10 ways to survive this spring allergy season

Posted on March 12, 2014

2



Last Sunday, we “sprung forward” and a few of us uttered a deep groan – spring is literally in the air, in form of pollen. It’s that time of the year again; noses blocked, eyes watery and crusty, skin dry, and we’re sneezing up a storm. Let’s face it, even though this is one of the most beautiful seasons of the year, it can also be the most miserable for some.

 

However, it doesn’t have to be that way. This year, we’re going to do a few things different. Here are some tips to survive the spring weather:

  1.  Drink lots of water: It is very important to drink lots of water; this is the first step to reducing your susceptibility to allergy symptoms. Not drinking enough water makes the body create more mucus to counteract the dryness caused by allergies. It is advised to drink at least 8 glasses of water daily.
  2. Clean your homes regularly (including your filters):  A clean home has less opportunities for pollutants to trigger your symptoms. Have your carpets/rugs professionally cleaned, and clean windows and doors thoroughly (with bleach if necessary). It is also important to clean/replace filters on humidifiers, dehumidifiers, and air conditioning units. HEPA filters are a good way to minimize allergens. Don’t forget to wash your beddings frequently in hot water (130 degrees Fahrenheit kills dust mites).
  3. Keep windows closed and air conditioners running: Because it is such a beautiful time of the year, most people are tempted to open up the windows to get some fresh air. This is a recipe for allergy disaster. By doing this, the pollen gets into the house and continuously triggers your allergies. It is suggested that you shut the windows, and use the air conditioner instead.
  4. Keep pollen from following you into the house: Change clothes as soon as you get indoors, and take a shower to get rid of all the pollen that you have come in contact with outside your house. Do not re-wear pollen infested clothes before washing them either, they carry your allergens and will perpetually trigger your symptoms.  Don’t forget pets too, they should be cleaned or dusted before coming into the house.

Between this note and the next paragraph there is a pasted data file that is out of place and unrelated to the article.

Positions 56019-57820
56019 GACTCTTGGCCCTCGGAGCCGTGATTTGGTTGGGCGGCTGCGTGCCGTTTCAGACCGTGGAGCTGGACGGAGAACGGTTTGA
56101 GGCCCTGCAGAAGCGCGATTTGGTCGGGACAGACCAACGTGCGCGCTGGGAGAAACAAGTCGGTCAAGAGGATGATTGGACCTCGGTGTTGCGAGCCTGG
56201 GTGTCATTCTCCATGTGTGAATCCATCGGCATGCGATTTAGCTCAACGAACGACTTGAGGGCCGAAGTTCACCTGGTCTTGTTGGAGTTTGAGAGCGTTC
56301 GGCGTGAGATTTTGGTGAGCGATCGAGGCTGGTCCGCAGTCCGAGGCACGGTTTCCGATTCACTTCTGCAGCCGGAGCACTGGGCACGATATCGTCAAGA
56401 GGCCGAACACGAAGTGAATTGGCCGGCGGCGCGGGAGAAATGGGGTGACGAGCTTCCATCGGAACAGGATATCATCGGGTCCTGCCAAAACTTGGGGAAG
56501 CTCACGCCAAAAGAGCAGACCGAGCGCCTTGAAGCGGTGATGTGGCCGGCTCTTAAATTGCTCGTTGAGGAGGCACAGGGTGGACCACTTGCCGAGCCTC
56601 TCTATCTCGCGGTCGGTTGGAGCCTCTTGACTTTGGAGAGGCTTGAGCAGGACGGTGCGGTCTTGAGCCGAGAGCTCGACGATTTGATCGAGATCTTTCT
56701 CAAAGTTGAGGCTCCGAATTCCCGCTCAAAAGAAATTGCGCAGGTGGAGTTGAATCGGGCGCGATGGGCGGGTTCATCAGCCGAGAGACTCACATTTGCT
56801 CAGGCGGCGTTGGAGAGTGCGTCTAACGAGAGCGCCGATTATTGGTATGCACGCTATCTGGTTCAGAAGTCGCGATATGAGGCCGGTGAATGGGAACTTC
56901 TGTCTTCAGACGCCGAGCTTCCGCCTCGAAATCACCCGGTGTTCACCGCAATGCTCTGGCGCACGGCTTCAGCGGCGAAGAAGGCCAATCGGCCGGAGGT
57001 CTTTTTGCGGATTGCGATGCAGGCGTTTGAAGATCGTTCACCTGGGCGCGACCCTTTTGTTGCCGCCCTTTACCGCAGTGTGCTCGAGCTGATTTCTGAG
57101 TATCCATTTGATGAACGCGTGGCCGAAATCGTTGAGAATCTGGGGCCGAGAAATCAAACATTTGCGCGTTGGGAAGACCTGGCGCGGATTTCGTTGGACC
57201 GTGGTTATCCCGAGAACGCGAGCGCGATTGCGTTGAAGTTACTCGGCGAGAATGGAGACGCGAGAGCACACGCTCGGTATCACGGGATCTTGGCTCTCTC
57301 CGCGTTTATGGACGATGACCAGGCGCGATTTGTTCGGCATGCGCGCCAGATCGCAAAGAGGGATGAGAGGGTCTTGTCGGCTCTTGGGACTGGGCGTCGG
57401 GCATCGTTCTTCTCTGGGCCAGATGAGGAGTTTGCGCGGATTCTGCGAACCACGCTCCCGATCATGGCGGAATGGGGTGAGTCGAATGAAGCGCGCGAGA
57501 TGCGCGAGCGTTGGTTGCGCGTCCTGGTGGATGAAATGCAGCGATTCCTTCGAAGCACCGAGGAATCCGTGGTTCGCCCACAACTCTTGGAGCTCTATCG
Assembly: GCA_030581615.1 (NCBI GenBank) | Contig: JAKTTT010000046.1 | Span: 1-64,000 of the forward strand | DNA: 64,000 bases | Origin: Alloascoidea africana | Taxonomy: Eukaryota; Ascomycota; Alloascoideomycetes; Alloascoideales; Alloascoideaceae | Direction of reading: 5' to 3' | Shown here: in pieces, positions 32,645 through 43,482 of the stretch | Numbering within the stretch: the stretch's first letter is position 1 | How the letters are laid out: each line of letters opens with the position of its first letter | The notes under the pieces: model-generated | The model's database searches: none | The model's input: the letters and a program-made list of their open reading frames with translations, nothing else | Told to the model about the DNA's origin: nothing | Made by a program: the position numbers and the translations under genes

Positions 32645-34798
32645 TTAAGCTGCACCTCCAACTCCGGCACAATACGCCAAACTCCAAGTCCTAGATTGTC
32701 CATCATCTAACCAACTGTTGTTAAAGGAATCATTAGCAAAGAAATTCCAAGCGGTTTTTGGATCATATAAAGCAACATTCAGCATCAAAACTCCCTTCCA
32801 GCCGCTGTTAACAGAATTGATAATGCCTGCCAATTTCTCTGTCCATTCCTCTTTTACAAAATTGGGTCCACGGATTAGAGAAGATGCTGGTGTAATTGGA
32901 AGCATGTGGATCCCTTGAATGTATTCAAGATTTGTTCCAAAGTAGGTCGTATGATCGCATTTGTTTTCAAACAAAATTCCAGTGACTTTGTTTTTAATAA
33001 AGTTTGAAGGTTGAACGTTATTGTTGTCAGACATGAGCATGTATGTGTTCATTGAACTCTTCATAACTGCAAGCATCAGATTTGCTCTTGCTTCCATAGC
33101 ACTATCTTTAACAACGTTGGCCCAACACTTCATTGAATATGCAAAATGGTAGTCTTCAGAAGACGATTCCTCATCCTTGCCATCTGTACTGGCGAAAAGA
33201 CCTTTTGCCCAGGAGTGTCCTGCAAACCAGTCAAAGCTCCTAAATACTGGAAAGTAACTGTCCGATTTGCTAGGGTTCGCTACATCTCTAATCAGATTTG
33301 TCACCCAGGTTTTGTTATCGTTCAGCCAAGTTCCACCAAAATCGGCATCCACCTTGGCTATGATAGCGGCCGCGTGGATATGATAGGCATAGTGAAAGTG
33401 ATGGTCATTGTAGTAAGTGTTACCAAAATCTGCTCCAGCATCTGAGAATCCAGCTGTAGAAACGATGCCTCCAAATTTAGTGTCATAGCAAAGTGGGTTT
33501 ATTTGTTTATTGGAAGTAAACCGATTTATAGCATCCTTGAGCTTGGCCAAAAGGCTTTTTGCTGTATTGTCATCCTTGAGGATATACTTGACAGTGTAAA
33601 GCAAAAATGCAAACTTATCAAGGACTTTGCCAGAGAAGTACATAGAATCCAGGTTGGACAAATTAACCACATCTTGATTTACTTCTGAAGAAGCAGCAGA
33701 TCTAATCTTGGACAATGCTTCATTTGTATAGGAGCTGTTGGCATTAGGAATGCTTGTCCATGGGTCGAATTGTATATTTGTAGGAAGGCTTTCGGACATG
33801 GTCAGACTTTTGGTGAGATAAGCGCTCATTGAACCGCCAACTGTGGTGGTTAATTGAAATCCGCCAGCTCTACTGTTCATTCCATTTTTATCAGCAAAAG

5. Minimize your exposure to pollutants: This is easier said than done, but if at all possible, stay indoors when the pollen count is highest (which is in the morning between 5am and 9am). Pay attention to the pollen counts on the news or in the paper, and minimize activities such as mowing the lawn, sweeping the sidewalk or going jogging where there is a lot of grass. If you must engage, do wear a dust mask which can be purchase at the OTC section of your local pharmacy. Also take your medications before engaging in these activities.
  6. Stay moisturized: This has more to do with the drying effects of pollutants on your skin which can cause redness, itchiness and in some extreme cases – scales. Avoid long hot showers which withdraw natural oils from the skin and dry your skin even further. A 5 to 10 minute lukewarm shower and a sealing moisturizer such as Eucerin or Cetaphil while the skin is still damp, is ideal for your skin to retain moisture.
  7. Keep your OTC medications handy: This is as easy as walking into your local drugstore or even grocery store. Start with taking one tablet of an Over-The-Counter (OTC) medication such as Claritin (Loratadine), Zyrtec (Cetirizine), Allegra (Fexofenadine) etc. every morning. Benadryl (Diphenyhydramine) is also an option, but it has a drowsy side effect that may interfere with your daily activities. If your nose stays congested, trying using a saline nasal rinse or a Nettipot, and you may also add an oral OTC decongestant pill such as Sudafed PE Pressure + Pain (if you don’t have high blood pressure). Long-acting decongestant nose spray such as Afrin may also be used if there is still no relief, but read the instructions carefully as they can only be used for a few days (usually 3 days) due to the risk of rebound congestion which may make your allergy even worse than where you started. To relieve itchy watery eyes, eye drops can also be purchased over the counter. Be careful to check that the active ingredient is an antihistamine, not just a redness relief agent. The latter only treats the symptoms, instead of the root of the redness.
  8. Get a prescription from your doctor: If OTC medications don’t work; it may be time to book an appointment with your doctor. There are corticosteroid nose sprays such as Flonase (Fluticasone), Nasonex etc. that could be added to your OTC regimen to relieve your congestion.  In extreme cases, oral corticosteroids such as Prednisone may be prescribed.
  9. Consider allergy shots (allergy immunotherapy): If you suffer severe allergies, this may be a good option. A small amount of allergen (that you have been tested to be reactive to) is injected over time in order to build up your immunity.  It is typically given once a week or once a month, but it may take three to five years of allergy shots to build up immunity to the allergen. However, most people get good results if they stick with the recommended number of injections.
  10. Take an allergy vacation: Go somewhere that has a lot less pollen, like the beach. There are usually lots of travel deals around spring time. Go on, live a little! 
Advertisements